The effects of drugs were clearly lower when the agents were applied after 6 weeks of diabetes without any treatment, when the diabetic endothelial dysfunction was already established. Thus, in aortic vessels, acarbose treatment slightly improved endothelium-dependent relaxations, whereas no significant action could be detected in mesenteric microvessels. In these resistance vessels, only the treatment with both acarbose and low insulin was able to cause some partial recovery of the relaxant responses. Again, diabetic endothelial dysfunction could be fully recovered in the presence of SOD, suggesting a predominant role for reactive oxygen species (9,19-23). As previously described, acarbose is an inappropriate treatment for this experimental model of diabetes, lacking any metabolic action on disease evolution. Therefore, its effects can only be related to its ability to reduce carbohydrate absorption, lowering the levels of blood glucose. It is worth noting that the improvement of ACh-induced relaxations by this drug was observed solely when reductions in blood glucose or HbA1c levels occurred, which only happened if acarbose were administered after diabetes induction.
Although related to hyperglycemia, the specific mechanism that mediates the impairment of endothelium-dependent relaxations is not clearly defined. Some authors suggested that these alterations may be directly caused by elevated glucose (24-26), but an important role for the nonenzymatic protein glycosylation has been also proposed. The process of glycosylation is related to two main factors: the glucose concentration in the medium and the duration of hyperglycemia. Different products are formed, which may be the mediators of the endothelial dysfunction. Therefore, the terminal adducts of nonenzymatic glycosylation of proteins, called AGEs, have been proposed to quench nitric oxide and to induce alterations of endothelial function (27-29). This is not apparently the case in our experimental conditions, as the plasma levels of AGEs, increased during streptozotocin-induced diabetes, were not affected by any of the tested treatments.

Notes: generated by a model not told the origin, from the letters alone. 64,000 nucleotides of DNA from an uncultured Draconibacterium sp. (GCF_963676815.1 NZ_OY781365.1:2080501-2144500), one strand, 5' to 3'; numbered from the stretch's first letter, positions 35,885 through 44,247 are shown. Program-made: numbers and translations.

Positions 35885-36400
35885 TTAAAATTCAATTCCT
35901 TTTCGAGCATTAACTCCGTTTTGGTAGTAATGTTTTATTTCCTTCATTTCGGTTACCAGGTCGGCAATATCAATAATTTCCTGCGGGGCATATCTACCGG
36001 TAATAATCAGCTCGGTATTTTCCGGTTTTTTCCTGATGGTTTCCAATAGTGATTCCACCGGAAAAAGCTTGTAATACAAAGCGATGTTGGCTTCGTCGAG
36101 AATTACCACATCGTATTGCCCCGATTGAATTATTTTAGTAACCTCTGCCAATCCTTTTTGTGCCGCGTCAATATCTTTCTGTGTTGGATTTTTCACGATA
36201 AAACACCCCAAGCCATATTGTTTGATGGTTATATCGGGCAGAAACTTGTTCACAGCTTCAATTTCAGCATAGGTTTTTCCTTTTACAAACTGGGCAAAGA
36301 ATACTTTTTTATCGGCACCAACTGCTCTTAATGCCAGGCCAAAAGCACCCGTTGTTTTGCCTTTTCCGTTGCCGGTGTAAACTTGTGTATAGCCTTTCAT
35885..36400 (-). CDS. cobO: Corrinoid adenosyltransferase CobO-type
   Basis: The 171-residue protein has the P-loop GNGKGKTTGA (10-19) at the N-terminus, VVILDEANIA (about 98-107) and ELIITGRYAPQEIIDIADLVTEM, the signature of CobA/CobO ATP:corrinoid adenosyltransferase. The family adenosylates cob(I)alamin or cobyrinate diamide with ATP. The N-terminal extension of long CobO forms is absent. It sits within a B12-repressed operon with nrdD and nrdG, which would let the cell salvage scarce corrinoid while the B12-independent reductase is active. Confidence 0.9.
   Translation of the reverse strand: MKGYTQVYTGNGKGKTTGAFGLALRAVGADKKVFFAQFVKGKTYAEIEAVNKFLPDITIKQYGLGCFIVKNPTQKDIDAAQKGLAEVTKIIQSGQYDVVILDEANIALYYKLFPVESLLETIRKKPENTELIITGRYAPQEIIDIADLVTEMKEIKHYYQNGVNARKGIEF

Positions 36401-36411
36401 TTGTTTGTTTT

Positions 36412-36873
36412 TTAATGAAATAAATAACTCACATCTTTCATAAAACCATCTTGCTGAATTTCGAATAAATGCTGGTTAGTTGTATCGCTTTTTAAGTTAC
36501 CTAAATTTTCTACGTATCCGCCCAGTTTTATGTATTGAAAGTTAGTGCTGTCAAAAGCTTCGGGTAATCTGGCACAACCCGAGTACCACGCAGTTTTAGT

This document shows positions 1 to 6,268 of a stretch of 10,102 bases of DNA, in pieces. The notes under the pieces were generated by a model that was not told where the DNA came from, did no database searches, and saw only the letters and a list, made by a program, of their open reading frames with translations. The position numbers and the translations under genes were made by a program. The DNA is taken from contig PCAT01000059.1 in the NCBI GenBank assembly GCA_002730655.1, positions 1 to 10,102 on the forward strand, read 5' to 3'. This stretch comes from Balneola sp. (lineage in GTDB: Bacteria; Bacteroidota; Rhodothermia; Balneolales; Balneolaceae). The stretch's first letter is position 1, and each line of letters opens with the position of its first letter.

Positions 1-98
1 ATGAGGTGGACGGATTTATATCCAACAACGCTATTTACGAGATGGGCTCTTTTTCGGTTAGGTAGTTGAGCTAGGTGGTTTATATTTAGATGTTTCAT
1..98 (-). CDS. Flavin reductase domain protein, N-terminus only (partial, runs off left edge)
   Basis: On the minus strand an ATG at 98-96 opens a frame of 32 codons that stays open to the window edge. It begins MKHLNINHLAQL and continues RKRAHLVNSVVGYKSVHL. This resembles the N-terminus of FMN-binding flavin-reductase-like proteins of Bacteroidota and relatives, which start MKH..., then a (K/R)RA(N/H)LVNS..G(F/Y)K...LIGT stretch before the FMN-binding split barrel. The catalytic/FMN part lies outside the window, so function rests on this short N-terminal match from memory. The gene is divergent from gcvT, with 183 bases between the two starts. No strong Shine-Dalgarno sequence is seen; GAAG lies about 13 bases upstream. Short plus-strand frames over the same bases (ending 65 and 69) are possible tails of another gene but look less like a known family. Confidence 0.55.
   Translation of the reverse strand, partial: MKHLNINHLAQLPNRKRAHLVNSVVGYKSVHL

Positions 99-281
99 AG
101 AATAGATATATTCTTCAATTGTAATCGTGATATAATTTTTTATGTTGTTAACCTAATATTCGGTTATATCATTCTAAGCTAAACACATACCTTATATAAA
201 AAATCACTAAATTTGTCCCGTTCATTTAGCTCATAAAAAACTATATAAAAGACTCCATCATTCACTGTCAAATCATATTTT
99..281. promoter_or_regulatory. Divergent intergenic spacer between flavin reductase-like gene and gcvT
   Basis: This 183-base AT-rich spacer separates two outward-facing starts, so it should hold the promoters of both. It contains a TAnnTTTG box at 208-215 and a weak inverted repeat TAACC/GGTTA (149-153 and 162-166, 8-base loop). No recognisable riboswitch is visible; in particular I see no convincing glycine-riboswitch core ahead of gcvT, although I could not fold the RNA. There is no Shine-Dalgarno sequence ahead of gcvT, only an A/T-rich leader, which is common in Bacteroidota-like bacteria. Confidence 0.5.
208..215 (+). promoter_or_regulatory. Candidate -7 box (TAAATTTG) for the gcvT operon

Earlier products of protein glycosylation also can be involved in diabetic endothelial dysfunction. Previous work from our laboratory indicated that early Amadori products of protein glycosylation, highly glycosylated oxyhemoglobin, may interfere with endothelium-dependent relaxations, at concentrations that can be found free in plasma, by a mechanism involving enhanced production of superoxide anions (30,31). Furthermore, we have found a strong correlation in streptozotocin-induced diabetic rats between the levels of blood HbA1c and the development of endothelial dysfunction (7,8). Therefore, we suggest that the effects of acarbose or low insulin in this study are linked to the reduction of HbA1c produced by both agents, although from these results, we cannot discard a role for high glucose itself, as proposed by others (24,26).
Taken together all these results, we conclude that the endothelial dysfunction observed in streptozotocin-induced diabetic rats is associated with hyperglycemia and elevation of HbA1c levels, which generate an enhancement of oxidative stress. The treatment of the animals with acarbose may produce a partial improvement of endothelium-dependent relaxations. This effect is likely related to the ability of the drug to reduce glucose absorption, leading to lower hyperglycemia and HbA1c levels, whereas the plasma AGEs are unchanged.
Acknowledgment: We thank to Carmen Fernández-Criado and José M. Badajoz-Martínez for animal care. This work was supported by grants from Bayer España S.A., CICYT (SAF 98-0010), FISS (99/0246), CAM (08.4/0027/1998), and FEDER (2FD97-0445-CO2). Dr. Peiró is the recipient of a postdoctoral fellowship from Comunidad Autónoma de Madrid.